Hillary Clinton movies can move mountains.
Remember that Citizens United case before the Supreme Court? You know, the one that allowed for the creation of the super PAC, which changed how races across the country are financed by outside interests, dumping massive amounts of what amounts to anonymous money without "collaborating" with the candidates?
That was brought about by a Hillary Rodham Clinton movie. Citizens United — the advocacy group that made it in an effort to criticize the former (and perhaps future) presidential candidate — didn't think the movie should be subject to campaign rules, such as disclosing who paid for it. That complaint made its way up to the highest court, paving the legal basis for the super PAC.
So if a Hillary Clinton movie can spur that, it could help serve conservative interests again, right?
Here's the background. In production right now are two separate, unrelated movies about the former secretary of State. One is a miniseries for NBC starring Diane Lane that NBC has said will air before the 2016 campaign season gets under way. The other is a documentary, directed by Academy Award-winning filmmaker Charles Ferguson, in the works for CNN.
On Monday, Reince Priebus, the chairman of the Republican National Committee, wrote to the networks, claiming the movies are indicative of bias heading into the 2016 election. Never mind that Clinton is not yet a candidate and it's currently 2013. Priebus writes in the letter to NBC:
This special treatment is unfair to the candidates for the Democratic nomination in 2016 who might compete against Secretary Clinton ... and to the Republican nominee, should Clinton compete in the general election.
He continues that the series "would be most accurately described as an in-kind donation." If the series is not pulled, he warns, if the movie is to be aired, no Republican primary debate will air on NBC.
According to Variety, NBC News released a statement saying, "NBC News is completely independent of NBC Entertainment and has no involvement in this project."
Priebus used similar language in the letter to CNN. The network responded with a response questioning why the GOP would want this:
...Should they decide not to participate in debates on CNN, we would find it curious, as limiting their debate participation seems to be the ultimate disservice to voters.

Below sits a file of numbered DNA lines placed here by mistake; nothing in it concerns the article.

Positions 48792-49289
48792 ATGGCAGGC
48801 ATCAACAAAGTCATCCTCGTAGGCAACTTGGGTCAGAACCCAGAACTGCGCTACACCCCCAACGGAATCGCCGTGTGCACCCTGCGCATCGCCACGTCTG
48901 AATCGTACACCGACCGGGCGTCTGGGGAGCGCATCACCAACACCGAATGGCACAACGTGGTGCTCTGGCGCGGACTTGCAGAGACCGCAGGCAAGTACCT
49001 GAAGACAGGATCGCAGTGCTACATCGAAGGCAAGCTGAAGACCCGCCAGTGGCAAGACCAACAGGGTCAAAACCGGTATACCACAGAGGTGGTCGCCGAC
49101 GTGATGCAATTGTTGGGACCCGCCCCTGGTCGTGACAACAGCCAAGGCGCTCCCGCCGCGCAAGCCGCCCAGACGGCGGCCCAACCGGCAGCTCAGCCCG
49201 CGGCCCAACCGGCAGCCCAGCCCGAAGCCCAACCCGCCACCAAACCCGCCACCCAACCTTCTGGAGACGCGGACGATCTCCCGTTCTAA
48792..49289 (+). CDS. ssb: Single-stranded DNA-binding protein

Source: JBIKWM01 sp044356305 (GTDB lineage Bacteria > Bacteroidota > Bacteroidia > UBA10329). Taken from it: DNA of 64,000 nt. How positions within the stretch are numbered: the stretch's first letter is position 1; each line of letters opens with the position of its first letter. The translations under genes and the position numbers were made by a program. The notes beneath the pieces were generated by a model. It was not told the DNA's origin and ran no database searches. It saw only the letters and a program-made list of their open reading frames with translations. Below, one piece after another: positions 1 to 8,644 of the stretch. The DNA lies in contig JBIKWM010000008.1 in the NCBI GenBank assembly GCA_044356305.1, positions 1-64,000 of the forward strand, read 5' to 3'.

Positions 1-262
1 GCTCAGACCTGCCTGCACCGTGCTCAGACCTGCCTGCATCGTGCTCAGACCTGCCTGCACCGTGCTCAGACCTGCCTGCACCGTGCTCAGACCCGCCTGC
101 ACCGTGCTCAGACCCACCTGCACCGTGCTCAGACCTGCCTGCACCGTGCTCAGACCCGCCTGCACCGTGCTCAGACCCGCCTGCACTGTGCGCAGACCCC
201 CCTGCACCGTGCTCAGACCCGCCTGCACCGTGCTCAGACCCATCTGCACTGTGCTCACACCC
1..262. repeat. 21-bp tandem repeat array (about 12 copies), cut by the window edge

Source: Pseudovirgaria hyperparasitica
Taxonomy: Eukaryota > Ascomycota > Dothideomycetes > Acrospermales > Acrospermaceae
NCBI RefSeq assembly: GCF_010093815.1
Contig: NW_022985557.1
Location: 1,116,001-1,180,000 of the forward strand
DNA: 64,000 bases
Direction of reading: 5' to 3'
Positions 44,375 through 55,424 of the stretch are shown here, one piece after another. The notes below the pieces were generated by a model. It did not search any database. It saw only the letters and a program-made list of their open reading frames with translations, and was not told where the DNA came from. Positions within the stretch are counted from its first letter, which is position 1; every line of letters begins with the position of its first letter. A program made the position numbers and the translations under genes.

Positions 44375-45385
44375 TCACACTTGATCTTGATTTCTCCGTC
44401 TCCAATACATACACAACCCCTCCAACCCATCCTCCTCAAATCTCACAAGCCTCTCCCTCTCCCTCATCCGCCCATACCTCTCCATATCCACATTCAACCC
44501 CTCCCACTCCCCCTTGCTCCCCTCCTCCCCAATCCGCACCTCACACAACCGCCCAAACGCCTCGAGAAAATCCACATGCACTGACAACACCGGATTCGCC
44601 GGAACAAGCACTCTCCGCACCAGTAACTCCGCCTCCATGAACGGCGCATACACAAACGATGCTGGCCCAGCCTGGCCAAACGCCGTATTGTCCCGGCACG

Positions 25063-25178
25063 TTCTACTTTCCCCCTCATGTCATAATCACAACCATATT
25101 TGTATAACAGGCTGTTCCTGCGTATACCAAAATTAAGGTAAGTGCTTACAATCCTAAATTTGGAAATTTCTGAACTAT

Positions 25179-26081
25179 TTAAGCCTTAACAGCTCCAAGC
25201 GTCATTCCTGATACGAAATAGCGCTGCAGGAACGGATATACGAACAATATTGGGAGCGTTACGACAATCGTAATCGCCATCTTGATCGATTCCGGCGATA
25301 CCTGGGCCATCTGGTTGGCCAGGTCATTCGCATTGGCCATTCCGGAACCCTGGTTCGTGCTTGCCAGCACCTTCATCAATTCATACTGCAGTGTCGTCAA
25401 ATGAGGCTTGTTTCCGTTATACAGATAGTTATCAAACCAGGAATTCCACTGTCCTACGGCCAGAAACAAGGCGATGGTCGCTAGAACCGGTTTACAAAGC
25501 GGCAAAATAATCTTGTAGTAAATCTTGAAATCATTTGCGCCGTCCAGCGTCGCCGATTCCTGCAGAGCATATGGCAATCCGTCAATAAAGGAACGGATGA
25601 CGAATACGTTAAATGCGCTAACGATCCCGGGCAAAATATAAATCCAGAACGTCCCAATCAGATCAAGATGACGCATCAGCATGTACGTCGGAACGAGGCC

But here's the thing: It may be the case that Priebus doesn't care about the movies, but just wants a way to limit the number of primary debates.
In the 2012 election cycle, there were 20 GOP primary debates, and many — including the RNC — thought that was a bit of overkill. According to a GOP post-mortem, the number of debates should be reduced "to a still robust number of approximately 10 to 12, with the first occurring no earlier than September 1, 2015, and the last ending just after the first several primaries."
But doing so is kind of tricky, since many of the local arms of the Republican parties gain money from the debates, explains Zeke Miller at Time:
But the effort to cut back on the number of debates has run into headwinds from Republican state parties in early states, who in many instances see revenue from co-hosting the debates and associated events. The autopsy recommends changing the RNC rules to include penalties for Republican state parties or candidates if they participate in debates unsanctioned by the RNC.
To date that provision has not caught on.
It's just a theory, of course, but maybe one way to reduce the number of debates without ruffling any Republican feathers is to blame it on the Clinton miniseries. An anonymous RNC insider relays to Miller that the letter is designed to make limiting the number of debates a bit easier.
The conservative website HotAir also suspects this may be Priebus's gambit:
But how can the RNC call for fewer debates without antagonizing the grassroots (and the state parties looking to make a buck from them)? Simple: Frame it as a war on media bias. Although, again, that raises the question of why the RNC even gave NBC and CNN a chance to retain their debate rights.